Patients treated with ranibizumab (Lucentis, Genentech) for diabetic macular oedema (DMO) in the National Health Service of the United Kingdom can fare about as well as patients in clinical trials, a review of patient records suggests.
When it comes to finding new treatments for diabetic macular edema (DME), there is no shortage of promising targets, said Peter A. Campochiaro, MD. He presented an overview of future compounds with various mechanisms of action that may change how clinicians treat DME.
Looking back at 2016, incremental improvements in devices are changing how retina surgeons approach and treat surgeries, said a group of experts. For Charles Wykoff, MD, PhD, two novel improvements may not radically alter surgical approaches today, but will have a long-lasting impact down the road.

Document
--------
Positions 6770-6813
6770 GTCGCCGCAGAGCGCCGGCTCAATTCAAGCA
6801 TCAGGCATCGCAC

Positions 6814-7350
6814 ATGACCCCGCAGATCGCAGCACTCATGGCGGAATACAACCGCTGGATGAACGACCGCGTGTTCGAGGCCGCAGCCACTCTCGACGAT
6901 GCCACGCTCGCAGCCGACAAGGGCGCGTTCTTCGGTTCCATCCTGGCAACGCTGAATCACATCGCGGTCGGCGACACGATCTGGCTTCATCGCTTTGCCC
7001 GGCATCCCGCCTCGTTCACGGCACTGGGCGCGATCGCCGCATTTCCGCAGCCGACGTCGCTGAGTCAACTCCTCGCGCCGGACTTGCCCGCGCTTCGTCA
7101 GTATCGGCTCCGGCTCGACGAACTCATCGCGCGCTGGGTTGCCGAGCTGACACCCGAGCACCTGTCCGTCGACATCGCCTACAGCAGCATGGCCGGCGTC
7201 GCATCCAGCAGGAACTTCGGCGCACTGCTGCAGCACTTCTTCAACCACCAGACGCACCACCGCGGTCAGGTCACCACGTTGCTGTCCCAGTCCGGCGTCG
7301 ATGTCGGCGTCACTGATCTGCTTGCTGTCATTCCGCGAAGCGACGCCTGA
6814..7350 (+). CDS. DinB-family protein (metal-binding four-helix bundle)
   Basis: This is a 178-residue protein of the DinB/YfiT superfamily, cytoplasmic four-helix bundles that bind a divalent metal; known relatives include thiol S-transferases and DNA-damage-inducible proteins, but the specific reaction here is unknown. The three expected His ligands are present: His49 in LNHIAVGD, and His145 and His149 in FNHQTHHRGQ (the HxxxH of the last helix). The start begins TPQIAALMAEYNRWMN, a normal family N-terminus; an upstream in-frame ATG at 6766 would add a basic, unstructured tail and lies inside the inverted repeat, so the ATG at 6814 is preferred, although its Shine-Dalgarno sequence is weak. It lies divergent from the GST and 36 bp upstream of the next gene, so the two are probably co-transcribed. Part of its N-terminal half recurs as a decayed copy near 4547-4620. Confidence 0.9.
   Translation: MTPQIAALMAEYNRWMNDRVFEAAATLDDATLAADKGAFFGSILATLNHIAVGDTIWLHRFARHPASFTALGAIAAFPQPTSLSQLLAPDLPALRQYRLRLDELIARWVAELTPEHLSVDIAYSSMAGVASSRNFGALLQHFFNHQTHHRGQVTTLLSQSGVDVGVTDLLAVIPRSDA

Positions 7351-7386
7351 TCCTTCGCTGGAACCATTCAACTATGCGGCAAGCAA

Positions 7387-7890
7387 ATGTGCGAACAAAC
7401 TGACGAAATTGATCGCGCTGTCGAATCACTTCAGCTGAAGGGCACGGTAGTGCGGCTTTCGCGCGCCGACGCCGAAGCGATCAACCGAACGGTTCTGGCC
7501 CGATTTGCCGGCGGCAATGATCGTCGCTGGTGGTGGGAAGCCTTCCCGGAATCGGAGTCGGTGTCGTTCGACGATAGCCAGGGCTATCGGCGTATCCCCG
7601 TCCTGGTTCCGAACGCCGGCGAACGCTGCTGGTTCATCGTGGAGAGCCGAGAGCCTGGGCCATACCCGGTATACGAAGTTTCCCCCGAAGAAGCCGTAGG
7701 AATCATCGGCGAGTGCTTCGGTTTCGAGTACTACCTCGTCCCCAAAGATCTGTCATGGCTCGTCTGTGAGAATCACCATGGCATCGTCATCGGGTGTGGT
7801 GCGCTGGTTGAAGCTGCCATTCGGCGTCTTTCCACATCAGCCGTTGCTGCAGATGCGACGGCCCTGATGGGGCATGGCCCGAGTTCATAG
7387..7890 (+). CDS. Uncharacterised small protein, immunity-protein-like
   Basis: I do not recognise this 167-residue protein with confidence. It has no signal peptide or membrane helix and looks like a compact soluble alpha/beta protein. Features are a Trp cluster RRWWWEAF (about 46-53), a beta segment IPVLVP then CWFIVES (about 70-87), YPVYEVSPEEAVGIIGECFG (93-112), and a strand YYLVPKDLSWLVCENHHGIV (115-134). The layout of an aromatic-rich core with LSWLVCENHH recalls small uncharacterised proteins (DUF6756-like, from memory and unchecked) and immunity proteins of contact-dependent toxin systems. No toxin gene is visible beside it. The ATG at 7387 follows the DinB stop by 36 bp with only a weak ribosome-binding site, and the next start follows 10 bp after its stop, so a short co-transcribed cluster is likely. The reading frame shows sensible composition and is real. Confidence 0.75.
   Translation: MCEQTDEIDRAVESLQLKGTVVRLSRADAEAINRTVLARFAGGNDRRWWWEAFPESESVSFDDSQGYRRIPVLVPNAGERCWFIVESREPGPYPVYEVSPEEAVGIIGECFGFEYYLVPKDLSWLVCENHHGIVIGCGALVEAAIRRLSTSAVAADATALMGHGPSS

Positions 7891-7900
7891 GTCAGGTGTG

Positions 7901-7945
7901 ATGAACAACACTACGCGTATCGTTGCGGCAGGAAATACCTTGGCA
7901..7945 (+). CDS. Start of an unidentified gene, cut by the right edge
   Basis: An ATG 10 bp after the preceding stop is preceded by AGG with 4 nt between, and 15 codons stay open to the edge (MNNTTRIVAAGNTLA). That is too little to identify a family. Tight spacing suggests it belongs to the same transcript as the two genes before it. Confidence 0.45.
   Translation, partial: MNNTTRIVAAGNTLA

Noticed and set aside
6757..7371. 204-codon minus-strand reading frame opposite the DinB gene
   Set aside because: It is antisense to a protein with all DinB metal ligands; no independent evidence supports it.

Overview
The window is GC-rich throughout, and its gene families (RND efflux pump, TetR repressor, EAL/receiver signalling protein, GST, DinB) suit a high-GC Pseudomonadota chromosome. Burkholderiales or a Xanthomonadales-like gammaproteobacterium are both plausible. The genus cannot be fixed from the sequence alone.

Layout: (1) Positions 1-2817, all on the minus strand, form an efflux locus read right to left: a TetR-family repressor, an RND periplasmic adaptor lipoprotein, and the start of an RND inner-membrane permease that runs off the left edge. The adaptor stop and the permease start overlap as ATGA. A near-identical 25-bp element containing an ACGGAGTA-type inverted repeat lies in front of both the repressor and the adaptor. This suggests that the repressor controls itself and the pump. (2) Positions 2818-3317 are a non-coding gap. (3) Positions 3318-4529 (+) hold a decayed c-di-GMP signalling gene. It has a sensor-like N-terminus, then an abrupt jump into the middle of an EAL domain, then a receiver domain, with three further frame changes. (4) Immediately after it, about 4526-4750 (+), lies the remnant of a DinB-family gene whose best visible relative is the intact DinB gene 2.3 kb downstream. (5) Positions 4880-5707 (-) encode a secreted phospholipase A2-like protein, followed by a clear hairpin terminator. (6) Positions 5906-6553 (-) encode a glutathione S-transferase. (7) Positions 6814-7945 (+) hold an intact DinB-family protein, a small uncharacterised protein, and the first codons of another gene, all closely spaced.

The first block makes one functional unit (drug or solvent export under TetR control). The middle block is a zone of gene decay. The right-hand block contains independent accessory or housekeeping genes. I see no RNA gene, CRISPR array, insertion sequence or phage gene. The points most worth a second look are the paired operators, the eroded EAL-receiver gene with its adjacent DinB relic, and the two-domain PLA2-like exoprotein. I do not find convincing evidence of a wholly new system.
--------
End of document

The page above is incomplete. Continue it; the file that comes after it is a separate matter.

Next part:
This has been the year of optical coherence tomography (OCT) angiography, numerous retina specialists said. Commercially available systems are available from Carl Zeiss Meditec, Heidelberg Engineering, and Optovue provide a noninvasive way to image retinal vasculature and confirm clinicians’ diagnoses of abnormalities.
Analyzing data from the European Eye Study, Gareth J. McKay, PhD, of Queen’s University in Belfast, United Kingdom, and colleagues in 7 countries in Europe found no meaningful association between serum 25-hydroxy vitamin D (25(OH)D) and AMD. They published the finding in Ophthalmology.